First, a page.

Conventional medicine's solution for hypothyroidism is always a prescription for Synthroid (levothyroxine), a synthetic hormone-like substance, identical to thyroxine (T4), the hormone that the thyroid gland naturally makes.
If you have Hashimoto's / hypothyroidism or have had your thyroid gland removed, you have been prescribed Synthroid, and you are still symptomatic ie: you're still exhausted, your joints ache, your are gaining weight, you are depressed, you have high BP, low BP, heart problems, high cholesterol and on and on... the reason may be a poor conversion from T4 to T3, the biologically active form of the hormone.
Although it can be challenging to determine what is causing this problem. Here are some of the more common factors which can inhibit the conversion of T4 to T3:
- Poor diet and mineral deficiencies - nutritional deficiencies such as low selenium, antioxidants, iron, magnesium, zinc, vitamin A, vitamin B6 and B12 deficiencies can lead to poor conversion.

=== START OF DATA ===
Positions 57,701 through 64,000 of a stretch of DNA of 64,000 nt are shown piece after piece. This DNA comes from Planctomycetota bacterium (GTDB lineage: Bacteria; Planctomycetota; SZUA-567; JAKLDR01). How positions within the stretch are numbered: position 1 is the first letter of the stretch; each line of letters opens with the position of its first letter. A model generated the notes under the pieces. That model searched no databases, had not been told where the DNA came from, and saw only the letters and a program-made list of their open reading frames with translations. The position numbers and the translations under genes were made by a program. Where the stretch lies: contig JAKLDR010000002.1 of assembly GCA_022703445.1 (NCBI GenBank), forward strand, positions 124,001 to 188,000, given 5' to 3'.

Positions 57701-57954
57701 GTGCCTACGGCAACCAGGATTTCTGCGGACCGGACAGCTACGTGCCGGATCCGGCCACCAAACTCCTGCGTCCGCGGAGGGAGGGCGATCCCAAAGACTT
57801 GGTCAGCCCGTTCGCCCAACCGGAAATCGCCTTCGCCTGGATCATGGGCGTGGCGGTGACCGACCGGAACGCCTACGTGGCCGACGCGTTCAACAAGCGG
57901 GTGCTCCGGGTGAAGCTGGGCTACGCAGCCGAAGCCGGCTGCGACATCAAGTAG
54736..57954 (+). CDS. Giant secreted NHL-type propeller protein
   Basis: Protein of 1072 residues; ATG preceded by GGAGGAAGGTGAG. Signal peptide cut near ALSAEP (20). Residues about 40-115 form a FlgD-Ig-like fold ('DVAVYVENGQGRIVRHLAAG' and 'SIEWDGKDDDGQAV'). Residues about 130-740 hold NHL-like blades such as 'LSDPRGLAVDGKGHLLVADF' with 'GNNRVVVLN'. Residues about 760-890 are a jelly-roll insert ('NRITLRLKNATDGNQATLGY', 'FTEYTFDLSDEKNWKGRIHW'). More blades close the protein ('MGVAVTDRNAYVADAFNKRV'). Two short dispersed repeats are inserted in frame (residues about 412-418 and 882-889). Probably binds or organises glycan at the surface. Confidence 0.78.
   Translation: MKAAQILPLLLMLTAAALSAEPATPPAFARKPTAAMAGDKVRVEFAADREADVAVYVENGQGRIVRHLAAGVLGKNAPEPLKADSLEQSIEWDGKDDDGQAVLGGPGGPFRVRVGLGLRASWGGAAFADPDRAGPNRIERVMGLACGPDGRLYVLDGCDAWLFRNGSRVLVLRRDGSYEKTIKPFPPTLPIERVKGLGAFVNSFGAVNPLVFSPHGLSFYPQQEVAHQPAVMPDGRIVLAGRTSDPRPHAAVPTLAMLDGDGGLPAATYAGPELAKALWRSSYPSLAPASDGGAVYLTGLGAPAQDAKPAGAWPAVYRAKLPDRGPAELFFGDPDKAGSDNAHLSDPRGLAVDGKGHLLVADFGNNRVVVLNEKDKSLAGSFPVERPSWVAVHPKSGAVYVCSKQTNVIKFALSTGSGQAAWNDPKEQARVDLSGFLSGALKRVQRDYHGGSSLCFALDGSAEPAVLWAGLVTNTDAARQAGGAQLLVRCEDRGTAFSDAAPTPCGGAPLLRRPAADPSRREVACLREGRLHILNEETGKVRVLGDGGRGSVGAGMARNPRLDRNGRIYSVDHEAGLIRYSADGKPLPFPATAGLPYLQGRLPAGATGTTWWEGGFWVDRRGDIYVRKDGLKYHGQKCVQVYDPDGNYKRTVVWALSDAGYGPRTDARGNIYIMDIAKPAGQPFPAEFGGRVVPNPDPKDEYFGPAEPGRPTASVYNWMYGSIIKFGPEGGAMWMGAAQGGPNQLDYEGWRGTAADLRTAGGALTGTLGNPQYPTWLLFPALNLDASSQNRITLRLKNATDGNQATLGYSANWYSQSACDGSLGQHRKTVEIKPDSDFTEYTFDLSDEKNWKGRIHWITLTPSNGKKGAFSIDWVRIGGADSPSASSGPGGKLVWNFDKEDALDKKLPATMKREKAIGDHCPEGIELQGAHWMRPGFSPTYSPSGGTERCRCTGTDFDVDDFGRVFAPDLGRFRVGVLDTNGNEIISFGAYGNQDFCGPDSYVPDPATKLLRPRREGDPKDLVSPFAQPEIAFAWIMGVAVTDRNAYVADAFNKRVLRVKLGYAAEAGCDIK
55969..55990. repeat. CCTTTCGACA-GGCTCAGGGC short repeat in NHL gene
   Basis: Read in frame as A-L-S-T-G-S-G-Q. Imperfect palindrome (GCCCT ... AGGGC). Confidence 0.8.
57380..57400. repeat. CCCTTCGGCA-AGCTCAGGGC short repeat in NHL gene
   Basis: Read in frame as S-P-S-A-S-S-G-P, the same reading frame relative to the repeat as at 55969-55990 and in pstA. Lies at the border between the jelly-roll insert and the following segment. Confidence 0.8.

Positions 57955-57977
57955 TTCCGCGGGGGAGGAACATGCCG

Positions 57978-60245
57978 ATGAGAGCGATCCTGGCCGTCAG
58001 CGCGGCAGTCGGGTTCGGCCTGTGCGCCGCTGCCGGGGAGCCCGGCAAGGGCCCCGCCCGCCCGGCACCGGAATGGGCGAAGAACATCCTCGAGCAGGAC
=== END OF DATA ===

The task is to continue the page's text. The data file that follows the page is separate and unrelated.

- Gastrointestinal Problems - gluten sensitivity, leaky gut syndrome and candida infections can cause or contribute to this problem. Soy products have been shown to inhibit the conversion of thyroid hormone as well.
- Excess estrogen from birth control pills and hormone replacement
- Environmental Chemicals - Environmental exposures, ranging from perchlorate in rocket fuel to polychlorinated biphenols, are associated with reduced thyroid hormone levels or impaired thyroid hormone action.
- Diabetes - When people have insulin resistance, glucose builds up in the blood instead of being absorbed by the cells, leading to type 2 diabetes. Insulin resistance can potentially affect the conversion of T4 to T3 in the liver.
- Liver Issues - About 20% of the conversion of T4 to T3 takes place in the liver. Liver detoxification program may be beneficial for an optimal t4 to t3 conversion. Eliminating junk food, processed food, artificial sweeteners, trans fats, and anything with chemical ingredients is also important.
- Cortisol levels - Chronic stress can increase cortisol levels. Elevated cortisol has a negative impact on thyroid function. Too little cortisol can also inhibit the activation of thyroid hormone; Exhausted adrenals will cause low thyroid symptoms as well.
- Medications - Some medications can interfere with the conversion of T4 to T3. For example, Propranolol and cortisosteroids can inhibit the conversion.